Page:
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Bowmill launches new aerospace manufacturing plant Featured

In its design and fitting-out of a new bespoke factory intended to manufacture Airbus landing gear kits, aerospace engineering solutions specialist Bowmill Engineering has opted to purchase eight machining centres from the Engineering Technology Group (ETG).

Bowmill’s new high-volume plant is situated in Tewkesbury, close to four of its major landing gear customers in nearby Gloucester, and itself in the centre of a growing manufacturing conurbation.

At the company’s main factory in Poole, where it operates a dedicated KANBAN facility for Airbus landing gear kit production, Bowmill has been manufacturing A320 and A330 landing gear kits since 2002, as well as complex components and assemblies for other OEMs. Operating in a competitive, cost-down environment necessitates that the company “stays ahead of the game”, in the words of managing director Nick Epps, and to that end, machine tool investment is both extensive and ongoing.   

In Poole, Bowmill currently operates a major component machining set-up for critical parts with the cornerstone being an ETG-supplied Chiron FZ15FX five-axis machining centre. The FZ15FX has high-speed machining capacity and is claimed by Chiron to be among the best machining centres of its class in terms of speed, compact construction, stability and reliability. At the heart of the machine’s technology is the Chiron basket tool changer, which offers high positioning accuracy, since the travelling column does not need to change its X-Y position during a tool change.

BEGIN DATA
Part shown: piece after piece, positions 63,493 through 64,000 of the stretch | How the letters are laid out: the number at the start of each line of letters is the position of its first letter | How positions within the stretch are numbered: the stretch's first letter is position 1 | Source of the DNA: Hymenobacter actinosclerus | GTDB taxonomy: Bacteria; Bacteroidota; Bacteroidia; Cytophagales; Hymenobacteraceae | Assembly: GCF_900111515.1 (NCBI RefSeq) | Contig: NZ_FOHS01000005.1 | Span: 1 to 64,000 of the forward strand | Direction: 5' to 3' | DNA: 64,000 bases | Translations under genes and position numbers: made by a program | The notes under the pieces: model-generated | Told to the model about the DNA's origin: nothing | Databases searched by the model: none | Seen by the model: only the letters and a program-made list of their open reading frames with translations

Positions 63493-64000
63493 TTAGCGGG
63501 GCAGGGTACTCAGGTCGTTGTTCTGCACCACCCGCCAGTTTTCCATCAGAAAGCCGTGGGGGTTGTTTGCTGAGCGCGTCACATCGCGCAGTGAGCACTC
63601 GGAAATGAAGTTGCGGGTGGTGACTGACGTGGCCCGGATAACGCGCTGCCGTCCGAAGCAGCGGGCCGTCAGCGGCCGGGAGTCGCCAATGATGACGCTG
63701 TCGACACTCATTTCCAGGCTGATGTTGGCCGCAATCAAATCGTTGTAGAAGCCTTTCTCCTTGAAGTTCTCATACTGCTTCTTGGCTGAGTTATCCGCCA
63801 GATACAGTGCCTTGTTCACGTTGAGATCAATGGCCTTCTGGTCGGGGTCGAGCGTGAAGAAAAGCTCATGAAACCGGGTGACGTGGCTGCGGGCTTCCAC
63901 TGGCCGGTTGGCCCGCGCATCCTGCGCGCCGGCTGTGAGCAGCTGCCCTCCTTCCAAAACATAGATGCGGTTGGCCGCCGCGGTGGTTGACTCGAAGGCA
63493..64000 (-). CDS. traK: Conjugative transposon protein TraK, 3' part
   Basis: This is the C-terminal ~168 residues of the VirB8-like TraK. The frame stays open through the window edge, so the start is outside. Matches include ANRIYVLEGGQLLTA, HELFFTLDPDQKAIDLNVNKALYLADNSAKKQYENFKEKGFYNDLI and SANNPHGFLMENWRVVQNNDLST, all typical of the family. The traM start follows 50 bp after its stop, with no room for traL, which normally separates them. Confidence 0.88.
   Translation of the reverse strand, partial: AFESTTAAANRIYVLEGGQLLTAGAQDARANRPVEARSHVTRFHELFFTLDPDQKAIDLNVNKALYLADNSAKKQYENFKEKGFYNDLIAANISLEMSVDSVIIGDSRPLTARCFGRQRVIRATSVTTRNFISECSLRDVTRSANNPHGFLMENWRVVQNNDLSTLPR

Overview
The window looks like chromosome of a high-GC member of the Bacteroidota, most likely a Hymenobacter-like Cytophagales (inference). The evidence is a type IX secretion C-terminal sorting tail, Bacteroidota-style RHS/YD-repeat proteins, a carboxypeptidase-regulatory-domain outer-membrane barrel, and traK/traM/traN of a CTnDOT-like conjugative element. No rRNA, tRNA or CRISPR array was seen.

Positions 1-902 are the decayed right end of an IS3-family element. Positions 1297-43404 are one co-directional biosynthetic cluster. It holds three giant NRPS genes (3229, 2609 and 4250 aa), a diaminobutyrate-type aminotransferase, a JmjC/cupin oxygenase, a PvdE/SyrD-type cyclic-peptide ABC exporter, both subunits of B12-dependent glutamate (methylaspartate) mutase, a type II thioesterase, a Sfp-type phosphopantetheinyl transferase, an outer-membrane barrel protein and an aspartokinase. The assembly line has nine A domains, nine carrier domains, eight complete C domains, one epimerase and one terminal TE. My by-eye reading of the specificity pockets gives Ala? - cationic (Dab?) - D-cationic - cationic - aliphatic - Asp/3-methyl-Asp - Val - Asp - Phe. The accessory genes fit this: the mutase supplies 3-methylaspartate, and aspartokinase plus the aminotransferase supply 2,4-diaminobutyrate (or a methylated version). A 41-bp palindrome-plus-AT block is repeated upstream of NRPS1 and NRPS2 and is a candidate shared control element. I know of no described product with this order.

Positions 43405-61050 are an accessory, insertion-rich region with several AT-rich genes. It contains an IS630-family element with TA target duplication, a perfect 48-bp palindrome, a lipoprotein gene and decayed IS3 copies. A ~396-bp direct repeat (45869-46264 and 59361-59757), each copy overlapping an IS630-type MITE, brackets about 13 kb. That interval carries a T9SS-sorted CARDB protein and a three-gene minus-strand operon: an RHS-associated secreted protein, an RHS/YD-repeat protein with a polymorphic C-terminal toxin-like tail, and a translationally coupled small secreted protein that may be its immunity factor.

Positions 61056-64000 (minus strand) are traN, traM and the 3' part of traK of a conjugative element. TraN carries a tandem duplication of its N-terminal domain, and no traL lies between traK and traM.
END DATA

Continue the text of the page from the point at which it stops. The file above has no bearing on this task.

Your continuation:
The Chiron FZ15FX was installed following an objective review of Bowmill’s manufacturing capabilities in which the advantages of progressing from multi-operation methods using a low-cost machine base, to an advanced technological manufacturing system, were thoroughly assessed.

A consequence of its installation has seen Bowmill able to adopt the ‘slave link’ machining technique whereby billet materials used for creating larger components such as brackets have cavities machined out as solids, as opposed to milling out with consequent scrap. With slave link, the ‘scrap’ billet is used to manufacture another smaller component (or components), thus reducing raw material waste. Here, the Chiron has reduced machining times by 21%, defects by 7% and reduced raw material usage by 28%.

After 18 months of successful operation, the decision was then taken to automate the process with the addition of an FZ12 Flexcell Uno automated manufacturing/robotic system. This enabled a further 12 of the A320 prismatic kit components to be moved to the machine with lights-out operations.

In addition to the Chiron, many of the smaller kit components manufactured in Poole – there are over 220 different items in some kits – are largely handled by ETG-supplied Nakamura Tome turn-mill machines, of which Bowmill has six. These include three AS 200 machines (three bar fed with a sub-spindle) and a heavy-duty SC 300L with block slideways to increase rigidity. Completing the inventory of machines from ETG are two Quaser MV154 three-axis vertical machining centres (VMCs) equipped with Nikken rotary tables to give the four-axis capability required.